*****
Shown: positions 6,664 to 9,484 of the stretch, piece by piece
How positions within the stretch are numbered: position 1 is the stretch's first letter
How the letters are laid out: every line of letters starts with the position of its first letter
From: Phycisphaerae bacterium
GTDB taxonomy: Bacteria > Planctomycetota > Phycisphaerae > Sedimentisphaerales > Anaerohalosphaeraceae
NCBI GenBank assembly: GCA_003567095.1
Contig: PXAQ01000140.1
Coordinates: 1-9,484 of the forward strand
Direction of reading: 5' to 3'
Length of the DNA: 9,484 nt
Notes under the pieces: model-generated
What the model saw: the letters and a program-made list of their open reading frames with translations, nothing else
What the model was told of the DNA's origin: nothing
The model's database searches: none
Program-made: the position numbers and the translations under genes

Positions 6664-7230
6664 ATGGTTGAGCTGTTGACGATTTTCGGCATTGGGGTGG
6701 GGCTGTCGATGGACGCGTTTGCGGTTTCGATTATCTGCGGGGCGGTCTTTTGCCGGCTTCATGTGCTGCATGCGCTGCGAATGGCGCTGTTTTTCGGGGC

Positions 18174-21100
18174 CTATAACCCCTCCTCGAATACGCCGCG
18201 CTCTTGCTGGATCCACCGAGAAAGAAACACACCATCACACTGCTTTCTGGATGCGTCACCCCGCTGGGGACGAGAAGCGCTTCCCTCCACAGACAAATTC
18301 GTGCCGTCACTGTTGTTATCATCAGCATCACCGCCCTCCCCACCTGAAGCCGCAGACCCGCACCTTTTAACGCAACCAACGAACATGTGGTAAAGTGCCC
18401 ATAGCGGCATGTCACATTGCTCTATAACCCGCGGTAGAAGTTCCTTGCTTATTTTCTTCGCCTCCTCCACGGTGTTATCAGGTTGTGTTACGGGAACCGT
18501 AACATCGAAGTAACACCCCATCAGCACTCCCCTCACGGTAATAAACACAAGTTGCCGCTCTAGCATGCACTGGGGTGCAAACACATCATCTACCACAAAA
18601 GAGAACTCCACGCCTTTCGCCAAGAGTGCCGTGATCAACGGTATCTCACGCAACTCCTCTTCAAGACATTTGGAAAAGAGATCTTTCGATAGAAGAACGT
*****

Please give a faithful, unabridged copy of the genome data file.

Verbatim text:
Shown: positions 6,664 to 9,484 of the stretch, piece by piece
How positions within the stretch are numbered: position 1 is the stretch's first letter
How the letters are laid out: every line of letters starts with the position of its first letter
From: Phycisphaerae bacterium
GTDB taxonomy: Bacteria > Planctomycetota > Phycisphaerae > Sedimentisphaerales > Anaerohalosphaeraceae
NCBI GenBank assembly: GCA_003567095.1
Contig: PXAQ01000140.1
Coordinates: 1-9,484 of the forward strand
Direction of reading: 5' to 3'
Length of the DNA: 9,484 nt
Notes under the pieces: model-generated
What the model saw: the letters and a program-made list of their open reading frames with translations, nothing else
What the model was told of the DNA's origin: nothing
The model's database searches: none
Program-made: the position numbers and the translations under genes

Positions 6664-7230
6664 ATGGTTGAGCTGTTGACGATTTTCGGCATTGGGGTGG
6701 GGCTGTCGATGGACGCGTTTGCGGTTTCGATTATCTGCGGGGCGGTCTTTTGCCGGCTTCATGTGCTGCATGCGCTGCGAATGGCGCTGTTTTTCGGGGC

Positions 18174-21100
18174 CTATAACCCCTCCTCGAATACGCCGCG
18201 CTCTTGCTGGATCCACCGAGAAAGAAACACACCATCACACTGCTTTCTGGATGCGTCACCCCGCTGGGGACGAGAAGCGCTTCCCTCCACAGACAAATTC
18301 GTGCCGTCACTGTTGTTATCATCAGCATCACCGCCCTCCCCACCTGAAGCCGCAGACCCGCACCTTTTAACGCAACCAACGAACATGTGGTAAAGTGCCC
18401 ATAGCGGCATGTCACATTGCTCTATAACCCGCGGTAGAAGTTCCTTGCTTATTTTCTTCGCCTCCTCCACGGTGTTATCAGGTTGTGTTACGGGAACCGT
18501 AACATCGAAGTAACACCCCATCAGCACTCCCCTCACGGTAATAAACACAAGTTGCCGCTCTAGCATGCACTGGGGTGCAAACACATCATCTACCACAAAA
18601 GAGAACTCCACGCCTTTCGCCAAGAGTGCCGTGATCAACGGTATCTCACGCAACTCCTCTTCAAGACATTTGGAAAAGAGATCTTTCGATAGAAGAACGT